Week 3: Ghana Bucketlist is Thinning

Week 3




SolidWorks Bicycle Model


This week Tom and I focused on getting some applications ready for the engineering design course that starts here at Ashesi next week. We are super excited for this course since we will be helping out as teaching assistants and it will help us get on a more strict schedule. We were tasked to come up with 10 applications for solar specifically in Africa and where it is needed. As obrunis, we really had to be open-minded and talk to people in order to come up with some effective applications. We came up with a bunch of ideas and built on two in particular which is a bike powered irrigation pump and a solar powered system on a bicycle (as seen in the Solidworks design above). Needless to say, after a week of work we were ready for some adventure again. Nicholas Tali, who we have been working on projects for/with, was willing to take us on an adventure Saturday which would check two destinations off the Ghana bucket-list.



View on the Canopy Walk

The adventure began at 6AM Saturday. Nicholas was driving with a couple of Ashesi students to drop them off, and we even convinced one of them, Audrey, (probably with our amazing dance moves in the car) to join our adventure. Together we jammed in the car to some of DJ Raz’s tunes. And we even learned a French song from Audrey that we tried to translate into English, but it lost its beauty quite a bit. (“MY BROTHER, MY SISTER, WE ARE ALL TOGETHER… AS ONE”)


Canopy Pic straight from Snapchat

Our first destination was Kakum National Park. In store for us, was a canopy walk that involved us walking across a thin piece of wood with net guards on the sides of us. We eagerly ventured across the canopy walk and reflected on how this is most definitely an adventure you wait until after it is done until we tell our mothers (sorry Mom).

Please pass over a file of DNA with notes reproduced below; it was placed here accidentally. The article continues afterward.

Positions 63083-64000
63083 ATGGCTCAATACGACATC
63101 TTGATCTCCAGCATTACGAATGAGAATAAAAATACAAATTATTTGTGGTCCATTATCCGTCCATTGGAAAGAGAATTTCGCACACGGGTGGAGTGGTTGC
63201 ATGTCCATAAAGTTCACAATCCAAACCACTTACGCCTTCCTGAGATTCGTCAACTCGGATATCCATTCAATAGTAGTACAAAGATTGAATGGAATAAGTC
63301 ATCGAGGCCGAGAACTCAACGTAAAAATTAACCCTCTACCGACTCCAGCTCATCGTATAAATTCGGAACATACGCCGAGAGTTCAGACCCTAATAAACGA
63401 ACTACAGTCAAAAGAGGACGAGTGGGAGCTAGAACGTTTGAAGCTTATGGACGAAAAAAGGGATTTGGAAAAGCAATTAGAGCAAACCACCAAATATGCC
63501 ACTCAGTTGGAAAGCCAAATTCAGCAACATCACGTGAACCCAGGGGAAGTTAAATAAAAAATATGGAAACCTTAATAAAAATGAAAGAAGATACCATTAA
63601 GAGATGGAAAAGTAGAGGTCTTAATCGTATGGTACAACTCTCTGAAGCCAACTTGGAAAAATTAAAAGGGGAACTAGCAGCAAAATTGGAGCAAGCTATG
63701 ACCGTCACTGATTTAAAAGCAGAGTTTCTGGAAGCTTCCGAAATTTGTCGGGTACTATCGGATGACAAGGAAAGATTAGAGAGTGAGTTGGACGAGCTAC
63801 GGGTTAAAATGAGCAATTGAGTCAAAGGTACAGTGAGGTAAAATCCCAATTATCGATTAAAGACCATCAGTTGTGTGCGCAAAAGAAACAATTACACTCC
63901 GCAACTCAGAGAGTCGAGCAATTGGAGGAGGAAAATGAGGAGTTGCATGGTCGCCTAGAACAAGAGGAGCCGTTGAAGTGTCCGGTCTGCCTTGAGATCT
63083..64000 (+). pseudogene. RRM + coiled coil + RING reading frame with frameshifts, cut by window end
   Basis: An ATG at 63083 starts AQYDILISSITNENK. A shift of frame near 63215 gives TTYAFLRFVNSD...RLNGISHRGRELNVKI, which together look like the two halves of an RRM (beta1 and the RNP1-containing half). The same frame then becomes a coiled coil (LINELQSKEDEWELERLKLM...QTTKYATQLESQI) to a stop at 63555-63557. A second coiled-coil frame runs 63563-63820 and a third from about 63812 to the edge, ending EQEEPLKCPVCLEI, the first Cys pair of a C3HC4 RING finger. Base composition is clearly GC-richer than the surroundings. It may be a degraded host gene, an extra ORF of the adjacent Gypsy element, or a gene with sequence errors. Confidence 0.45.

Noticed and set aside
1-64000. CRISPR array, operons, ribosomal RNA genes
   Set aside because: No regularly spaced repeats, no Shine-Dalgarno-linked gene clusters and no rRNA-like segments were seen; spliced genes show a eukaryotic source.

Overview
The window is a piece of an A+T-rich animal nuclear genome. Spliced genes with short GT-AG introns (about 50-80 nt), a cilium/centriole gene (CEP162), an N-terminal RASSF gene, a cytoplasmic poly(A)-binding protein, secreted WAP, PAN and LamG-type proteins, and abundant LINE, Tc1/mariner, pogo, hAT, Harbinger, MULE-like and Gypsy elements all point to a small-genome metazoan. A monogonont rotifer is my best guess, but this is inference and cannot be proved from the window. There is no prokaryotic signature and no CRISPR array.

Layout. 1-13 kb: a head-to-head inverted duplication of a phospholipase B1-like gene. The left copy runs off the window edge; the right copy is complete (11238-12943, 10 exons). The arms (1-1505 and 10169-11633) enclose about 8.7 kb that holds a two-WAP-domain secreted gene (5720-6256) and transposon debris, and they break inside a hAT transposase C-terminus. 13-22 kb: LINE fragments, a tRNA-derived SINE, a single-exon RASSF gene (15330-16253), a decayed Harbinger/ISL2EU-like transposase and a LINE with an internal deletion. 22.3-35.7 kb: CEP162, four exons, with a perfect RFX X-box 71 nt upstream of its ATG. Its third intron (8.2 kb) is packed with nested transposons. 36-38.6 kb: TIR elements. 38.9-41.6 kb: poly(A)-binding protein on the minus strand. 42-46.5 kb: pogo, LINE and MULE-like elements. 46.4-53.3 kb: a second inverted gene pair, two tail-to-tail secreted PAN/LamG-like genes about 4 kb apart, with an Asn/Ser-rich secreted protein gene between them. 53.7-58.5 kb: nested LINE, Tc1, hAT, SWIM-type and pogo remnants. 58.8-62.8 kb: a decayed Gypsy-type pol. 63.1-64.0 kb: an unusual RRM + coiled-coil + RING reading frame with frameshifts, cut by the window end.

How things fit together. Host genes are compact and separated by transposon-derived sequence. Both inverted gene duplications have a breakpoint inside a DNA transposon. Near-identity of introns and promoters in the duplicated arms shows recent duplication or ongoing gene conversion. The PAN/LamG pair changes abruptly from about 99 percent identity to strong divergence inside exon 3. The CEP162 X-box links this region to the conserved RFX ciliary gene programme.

Tom enjoying his well-earned coconut


Cape Coast Castle, again straight from my Snapgame

We survived our adventure and were on our way to our next stop, Cape Coast Castle. Cape Coast Castle was one of three castles in Ghana where the slave trade took place. Built in the 1500s by the Swedes as a trading post, it was conquered by the English and was turned into a castle by 1700. The castle was growingly used in the slave trade and held up to a thousand men and five-hundred women at any given time. The slaves could be in the castle from anywhere from two weeks to three months, eating two meals a day scooped right into their hands, and in unimaginable conditions that were just barely enough to survive. For Tom and I this was an experience that we would never forget, will always make us grateful for the lives we have and will keep us focused on living our lives in the service of others.